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I am kind of new to this self-love thing. I’m a child of divorce and have struggled with self-esteem and anxiety my entire life. I’m sure many people can relate.

I’ve heard it said before that having a kid won’t solve your problems, it will only magnify them. Meaning, if you were a jerk before kids, then you’ll still be a jerk after kids—and maybe you’ll become an even bigger jerk as you hover over your special snowflake at recess. If you were unhappy before kids, then you’ll still be unhappy after kids when you realize that they don’t actually make your life complete as all of your Facebook friends claim.

But there is a brighter side to this depressing picture, a new reality that I’m just figuring out for myself. When I became a mother, all of my issues got even bigger. I was even more anxious. I was even more insecure. I felt even guiltier about every little thing that I did or didn’t do for my new baby. I was even more terrified about screwing up this blank slate of a kid that had been given to me.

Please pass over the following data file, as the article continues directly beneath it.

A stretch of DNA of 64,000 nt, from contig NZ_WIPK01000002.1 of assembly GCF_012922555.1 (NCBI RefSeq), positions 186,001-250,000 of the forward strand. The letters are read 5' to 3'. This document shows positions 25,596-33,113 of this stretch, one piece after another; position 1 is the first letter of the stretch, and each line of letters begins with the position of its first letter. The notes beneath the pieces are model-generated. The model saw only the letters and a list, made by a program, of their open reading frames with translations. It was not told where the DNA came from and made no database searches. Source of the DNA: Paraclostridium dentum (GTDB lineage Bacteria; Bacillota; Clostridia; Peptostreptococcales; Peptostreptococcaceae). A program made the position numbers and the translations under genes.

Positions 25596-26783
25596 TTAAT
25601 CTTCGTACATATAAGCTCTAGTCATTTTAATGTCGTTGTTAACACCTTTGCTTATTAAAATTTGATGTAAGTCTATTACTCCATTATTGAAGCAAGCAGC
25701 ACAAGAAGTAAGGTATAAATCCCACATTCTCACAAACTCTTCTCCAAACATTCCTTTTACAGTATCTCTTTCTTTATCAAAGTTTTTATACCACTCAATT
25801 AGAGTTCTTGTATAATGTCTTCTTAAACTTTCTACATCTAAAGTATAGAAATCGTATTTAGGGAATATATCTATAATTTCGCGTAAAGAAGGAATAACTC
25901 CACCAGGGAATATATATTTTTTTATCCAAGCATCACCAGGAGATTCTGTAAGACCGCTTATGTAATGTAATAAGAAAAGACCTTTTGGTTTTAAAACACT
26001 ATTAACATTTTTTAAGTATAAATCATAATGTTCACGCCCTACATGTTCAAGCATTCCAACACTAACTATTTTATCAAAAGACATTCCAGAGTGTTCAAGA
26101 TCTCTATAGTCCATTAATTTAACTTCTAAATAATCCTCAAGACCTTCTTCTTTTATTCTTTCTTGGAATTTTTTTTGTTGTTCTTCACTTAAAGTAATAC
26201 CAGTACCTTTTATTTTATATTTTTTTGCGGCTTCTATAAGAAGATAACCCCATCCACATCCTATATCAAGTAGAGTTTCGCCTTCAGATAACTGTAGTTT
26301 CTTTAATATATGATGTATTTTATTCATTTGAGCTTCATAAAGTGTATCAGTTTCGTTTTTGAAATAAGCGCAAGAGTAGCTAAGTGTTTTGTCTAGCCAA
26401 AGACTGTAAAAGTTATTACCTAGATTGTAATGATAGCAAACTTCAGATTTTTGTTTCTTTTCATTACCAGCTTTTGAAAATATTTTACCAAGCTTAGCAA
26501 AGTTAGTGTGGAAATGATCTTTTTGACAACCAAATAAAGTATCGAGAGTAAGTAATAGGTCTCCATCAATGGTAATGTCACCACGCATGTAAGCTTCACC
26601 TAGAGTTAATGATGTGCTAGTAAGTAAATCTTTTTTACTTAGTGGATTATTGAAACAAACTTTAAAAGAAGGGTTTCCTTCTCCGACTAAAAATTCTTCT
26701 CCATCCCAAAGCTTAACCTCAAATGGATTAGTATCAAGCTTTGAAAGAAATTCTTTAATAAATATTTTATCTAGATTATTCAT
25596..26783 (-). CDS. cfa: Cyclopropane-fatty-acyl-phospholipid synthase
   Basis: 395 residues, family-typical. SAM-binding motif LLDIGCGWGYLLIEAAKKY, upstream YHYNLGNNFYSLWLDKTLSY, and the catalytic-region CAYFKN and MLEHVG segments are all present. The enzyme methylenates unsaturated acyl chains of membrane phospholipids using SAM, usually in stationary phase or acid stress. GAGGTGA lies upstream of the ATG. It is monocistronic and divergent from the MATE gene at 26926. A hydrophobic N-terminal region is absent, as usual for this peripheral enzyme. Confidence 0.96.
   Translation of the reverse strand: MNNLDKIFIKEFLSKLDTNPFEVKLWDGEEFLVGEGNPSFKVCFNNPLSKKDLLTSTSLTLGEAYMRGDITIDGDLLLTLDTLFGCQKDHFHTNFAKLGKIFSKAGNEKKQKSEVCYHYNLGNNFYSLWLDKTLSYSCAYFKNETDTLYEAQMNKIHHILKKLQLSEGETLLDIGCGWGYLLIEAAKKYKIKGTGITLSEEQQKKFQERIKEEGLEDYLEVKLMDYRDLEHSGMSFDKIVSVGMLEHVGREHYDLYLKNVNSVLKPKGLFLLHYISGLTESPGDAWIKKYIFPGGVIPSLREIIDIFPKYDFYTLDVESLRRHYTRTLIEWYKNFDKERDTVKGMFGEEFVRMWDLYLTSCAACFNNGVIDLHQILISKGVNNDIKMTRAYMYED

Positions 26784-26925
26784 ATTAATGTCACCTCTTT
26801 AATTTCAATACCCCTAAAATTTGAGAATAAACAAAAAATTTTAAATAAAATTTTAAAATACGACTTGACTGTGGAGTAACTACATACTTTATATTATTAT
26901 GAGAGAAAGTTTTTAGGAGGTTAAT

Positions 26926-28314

I have spent the past two years as a mother thinking about what I want to rub off on my kid. As a baby grows into a toddler and starts to mimic everything you do, it becomes evident that they are going to be influenced by your morals, your beliefs, and your attitude. Sure, your toddler will one day grow into adult and have to make decisions for himself, but until that day, you will be his number one example.

All of these ideas are nothing new in the parenting community: Teach by your actions and not by your words. But it’s not until you find yourself in the situation of watching a little person look up to you and scrutinize every move that you make that you realize—SHIT, I really am his role model.

I have to qualify this by saying that I don’t have daughters; I have two sons. But I don’t think that matters one bit when it comes to instilling self-confidence and self-worth in a kid. Men suffer from low self-esteem just as much as women, in my humble opinion. Women may make their issues more obvious in the way that they dress and personal struggles with body image. I know this firsthand because I have dealt with an eating disorder myself.

As I look at my son and see that he is looking up to me, I realize that my self-love is the most important thing. This sounds incredibly cheesy, but it must be said. It all goes back to the old example of putting on your own oxygen mask first during a plane crash before you attempt to help those around you—even small children.